Permanent impairment is not equivalent to permanent disability.  This distinction is crucial and will be particularly relevant to some issues which will be discussed later in this article. The Guides define impairment ratings  as "a loss, loss of use, or derangement of any body part, organ system, or organ function." (AMA Guides, 5th Edition, page 2). The Guides goes on to state:  "Impairment percentages or ratings developed by medical specialists are consensus-derived estimates that reflect the severity of the medical condition and the degree to which the impairment decreases an individual's ability to perform common activities of daily living (ADL), excluding work.  The whole person impairment percentages listed in the Guides estimate the impact of the impairment on the individual's overall ability to perform activities of daily living, excluding work, as listed in Table 1-2."  (AMA Guides, 5th Edition, page 2).   In fact, the Guides are quite clear that impairment and disability are completely different things.  (AMA Guides, 5th Edition, page 5.)  The following excerpt from the AMA Guides makes the point quite well:

The medical judgment used to determine the original impairment percentages could not account for the diversity or complexity of work but could account for daily activities common to most people.  Work is not included in the clinical judgment for impairment percentages for several reasons:  (1) Work involves many simple and complex activities; (2) work is highly individualized, making generalizations inaccurate; (3) impairment percentages are unchanged for stable conditions, but work and occupations change; and (4) impairments interact with such other factors as the worker's age, education, and prior work experience to determine the extent of work disability.  For example, an individual who receives a 30% whole person impairment due to pericardial heart disease is considered from a clinical standpoint to have a 30% reduction in general functioning as represented by a decrease in the ability to perform activities of daily living.  For individuals who work in sedentary jobs, there may be no decline in their ability although their overall functioning is decreased.  Thus, a 30% impairment rating does not correspond to a 30% reduction in work capability.  Similarly a manual laborer with this 30% impairment rating due to pericardial disease may be completely unable to do his or her regular job and, thus, may have a 100% work disability.  AMA Guides, 5th Edition, page 5.  (Emphasis added.)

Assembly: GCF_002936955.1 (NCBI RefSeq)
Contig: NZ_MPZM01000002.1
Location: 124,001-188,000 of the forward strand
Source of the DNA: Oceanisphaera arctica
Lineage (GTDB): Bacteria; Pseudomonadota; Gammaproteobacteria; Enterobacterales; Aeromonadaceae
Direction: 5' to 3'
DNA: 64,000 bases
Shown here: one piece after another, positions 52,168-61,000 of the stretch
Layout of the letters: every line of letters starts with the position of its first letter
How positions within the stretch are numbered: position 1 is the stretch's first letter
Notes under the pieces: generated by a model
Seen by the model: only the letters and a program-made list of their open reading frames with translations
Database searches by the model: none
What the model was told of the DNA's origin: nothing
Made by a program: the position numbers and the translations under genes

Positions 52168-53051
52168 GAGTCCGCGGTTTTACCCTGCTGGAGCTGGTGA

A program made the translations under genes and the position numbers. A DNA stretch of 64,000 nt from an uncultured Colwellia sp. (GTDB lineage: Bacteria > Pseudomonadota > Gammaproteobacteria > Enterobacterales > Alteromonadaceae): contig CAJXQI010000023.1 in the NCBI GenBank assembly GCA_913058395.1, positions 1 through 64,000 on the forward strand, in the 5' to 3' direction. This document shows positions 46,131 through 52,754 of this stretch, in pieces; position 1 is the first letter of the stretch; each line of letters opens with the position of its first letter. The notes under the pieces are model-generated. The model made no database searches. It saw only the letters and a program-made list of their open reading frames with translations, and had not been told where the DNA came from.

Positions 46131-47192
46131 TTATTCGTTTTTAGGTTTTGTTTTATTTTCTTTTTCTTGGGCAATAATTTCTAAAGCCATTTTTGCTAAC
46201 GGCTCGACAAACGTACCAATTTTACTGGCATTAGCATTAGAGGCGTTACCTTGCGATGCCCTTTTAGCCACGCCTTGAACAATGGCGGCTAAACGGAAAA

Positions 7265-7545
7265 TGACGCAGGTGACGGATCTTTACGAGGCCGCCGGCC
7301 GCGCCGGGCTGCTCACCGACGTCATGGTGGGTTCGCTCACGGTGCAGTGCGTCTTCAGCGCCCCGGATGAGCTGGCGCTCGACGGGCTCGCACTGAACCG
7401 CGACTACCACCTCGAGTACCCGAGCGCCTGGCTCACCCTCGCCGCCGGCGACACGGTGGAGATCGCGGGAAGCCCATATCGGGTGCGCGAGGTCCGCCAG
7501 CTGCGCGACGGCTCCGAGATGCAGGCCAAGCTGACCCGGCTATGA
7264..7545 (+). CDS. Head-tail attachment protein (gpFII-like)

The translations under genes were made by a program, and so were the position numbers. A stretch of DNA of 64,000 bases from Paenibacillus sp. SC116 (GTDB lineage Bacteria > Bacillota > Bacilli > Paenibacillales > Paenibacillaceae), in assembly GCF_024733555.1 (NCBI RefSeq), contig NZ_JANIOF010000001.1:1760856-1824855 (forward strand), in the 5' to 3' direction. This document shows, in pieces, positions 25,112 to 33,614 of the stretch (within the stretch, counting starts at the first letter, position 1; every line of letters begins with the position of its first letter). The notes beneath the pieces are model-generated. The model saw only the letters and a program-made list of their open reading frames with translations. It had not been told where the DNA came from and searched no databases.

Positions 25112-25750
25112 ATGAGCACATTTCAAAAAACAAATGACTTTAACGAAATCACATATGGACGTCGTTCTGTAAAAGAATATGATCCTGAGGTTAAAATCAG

Conversely, the Guides define disability as "an alteration of an individual's capacity to meet personal, social, or occupational demands or statutory or regulatory requirements because of an impairment."  Therefore, a disability determination requires an analysis of the effects of an impairment upon a particular individual's ability to function in personal, social and/or occupational spheres of activity.

Case Law Defines what Permanent Disability Is